Franco Volpi - Heidegger and Aristotle

Translated by Pete Ferreira


Within these essential coordinates, which allow us to more fully assess the presence of Aristotle in the so-called 'second' Heidegger, it now remains for us to look more closely at how Heidegger interprets being in the sense of true in light of Met. IX, 10 and then being in the sense of ἐνέργεια in light of the Met. IX, 1-3.

The digression on Met. IX, 10, made in the first part of summer semester 1930,26 begins with an illustration of the Greek understanding of being as presence, which for Heidegger is the horizon within which all Greek thought moves. In a form that already appears substantially like that he would use in subsequent writings, Heidegger argues here that the Greeks implicitly understood being as constant presence, orienting themselves under the constant presence of what to them underlies and lingers (ὑπομενον) in the movement of the coming to presence (παρουσία, Anwesung) and subtracts itself in the presence (ἀπουσία, Abwesung) of the entity. This something that remains is what is considered by the Greeks as the entity itself and is designated as οὐσία. Heidegger says: "1) The interpretation of movement as a fundamental characteristic of beings is oriented to ἀπουσία and παρουσία, absence and presence. 2) The attempt to clarify the what-being of beings, e.g. beautiful things as such, is oriented to παρουσία. 3) The traditional conception of οὐσία as substance likewise involves the primordial meaning of οὐσία qua παρουσία".27 From this point on, Heidegger will argue that because the lingering is such in relation to a happening and a movement, specifically in relation to the movement of the overcoming (μεταβολε) from ἀπουσία to παρουσία, the happening of being has the characteristic of 'motility' (Bewegtheit), and the movement par excellence is what Aristotle conceives as passage and progression from δυνάμις to ἐνέργεια.28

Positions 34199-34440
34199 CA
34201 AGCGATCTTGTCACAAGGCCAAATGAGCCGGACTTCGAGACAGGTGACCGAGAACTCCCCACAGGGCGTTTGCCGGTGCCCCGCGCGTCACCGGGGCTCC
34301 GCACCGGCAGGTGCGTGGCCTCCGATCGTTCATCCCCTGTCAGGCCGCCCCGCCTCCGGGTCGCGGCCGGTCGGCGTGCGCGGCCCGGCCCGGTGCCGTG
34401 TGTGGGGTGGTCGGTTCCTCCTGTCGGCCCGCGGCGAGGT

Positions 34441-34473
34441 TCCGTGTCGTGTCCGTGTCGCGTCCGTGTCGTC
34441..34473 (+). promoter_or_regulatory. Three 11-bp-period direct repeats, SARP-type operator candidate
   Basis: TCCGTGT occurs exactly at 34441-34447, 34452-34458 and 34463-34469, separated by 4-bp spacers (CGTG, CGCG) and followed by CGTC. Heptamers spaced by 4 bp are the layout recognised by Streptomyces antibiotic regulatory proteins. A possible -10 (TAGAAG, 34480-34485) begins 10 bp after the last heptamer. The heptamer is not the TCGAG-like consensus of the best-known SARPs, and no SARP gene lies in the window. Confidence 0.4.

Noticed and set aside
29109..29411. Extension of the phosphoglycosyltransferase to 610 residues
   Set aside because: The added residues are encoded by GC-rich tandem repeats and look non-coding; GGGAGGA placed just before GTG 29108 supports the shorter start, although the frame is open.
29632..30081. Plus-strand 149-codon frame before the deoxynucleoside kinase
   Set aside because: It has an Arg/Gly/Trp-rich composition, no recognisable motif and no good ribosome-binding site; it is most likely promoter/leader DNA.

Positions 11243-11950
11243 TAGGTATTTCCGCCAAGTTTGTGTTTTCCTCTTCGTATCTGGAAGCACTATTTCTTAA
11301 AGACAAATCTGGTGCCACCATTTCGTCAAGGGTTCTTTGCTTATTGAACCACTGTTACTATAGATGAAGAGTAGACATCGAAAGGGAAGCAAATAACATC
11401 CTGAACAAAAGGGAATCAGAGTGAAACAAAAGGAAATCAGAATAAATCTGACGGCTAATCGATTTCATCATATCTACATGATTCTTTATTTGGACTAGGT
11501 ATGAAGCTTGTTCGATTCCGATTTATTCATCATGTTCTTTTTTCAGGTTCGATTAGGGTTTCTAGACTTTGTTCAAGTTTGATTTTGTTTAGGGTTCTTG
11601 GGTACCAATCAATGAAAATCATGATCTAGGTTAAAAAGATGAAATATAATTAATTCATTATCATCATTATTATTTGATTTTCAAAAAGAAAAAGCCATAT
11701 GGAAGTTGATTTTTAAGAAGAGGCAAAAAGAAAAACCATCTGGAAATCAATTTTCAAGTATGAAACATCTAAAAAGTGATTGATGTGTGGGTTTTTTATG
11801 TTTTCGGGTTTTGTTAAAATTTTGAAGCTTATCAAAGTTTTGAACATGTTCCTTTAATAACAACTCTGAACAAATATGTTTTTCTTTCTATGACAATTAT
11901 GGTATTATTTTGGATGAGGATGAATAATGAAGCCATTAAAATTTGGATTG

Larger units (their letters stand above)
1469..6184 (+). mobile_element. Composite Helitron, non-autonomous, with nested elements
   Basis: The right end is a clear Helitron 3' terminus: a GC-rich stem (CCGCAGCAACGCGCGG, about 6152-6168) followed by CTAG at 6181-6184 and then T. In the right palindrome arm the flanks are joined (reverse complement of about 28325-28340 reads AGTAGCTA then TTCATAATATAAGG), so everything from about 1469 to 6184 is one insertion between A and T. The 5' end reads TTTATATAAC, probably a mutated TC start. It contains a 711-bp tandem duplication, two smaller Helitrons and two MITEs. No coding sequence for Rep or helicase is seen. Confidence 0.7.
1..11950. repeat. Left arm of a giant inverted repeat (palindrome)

Now, it is in this context of the Greek understanding of being as presence that Heidegger again tackles the problem of the four fundamental meanings (in the sense of the categories, in the sense of true and false, in the sense of acting and potency and in the sense of accident), to see if and how they connect with this basic meaning of constant presence. In particular, he intends to test here if they connect with the meaning of being as truth (Met. IX, 10) and then the meaning of being as ἐνέργεια (Met. IX, 1-3).

26 See GA 31, §§ 6-9. [The Essence of Human Freedom]

27 Ibid, 66. [Ibid, p. 46]

28 This thematic and interpretative horizon was developed in the already cited interpretation of Bröcker, Aristoteles (1935). But this is also the horizon within which moves Marcuse's first interpretation of Hegelian thought (see H. Marcuse, Hegels Ontologie und die Grundlegung einer Theorie der Geschichtlichkeit, Klostermann, Frankfurt a. M., 1932, 1968, transl. It. E. Arnaud, preface by M. Dal Pra, L’ontologia di Hegel e la fondazione di una teoria della storicità, La Nuova Italia, Florence, 1969).

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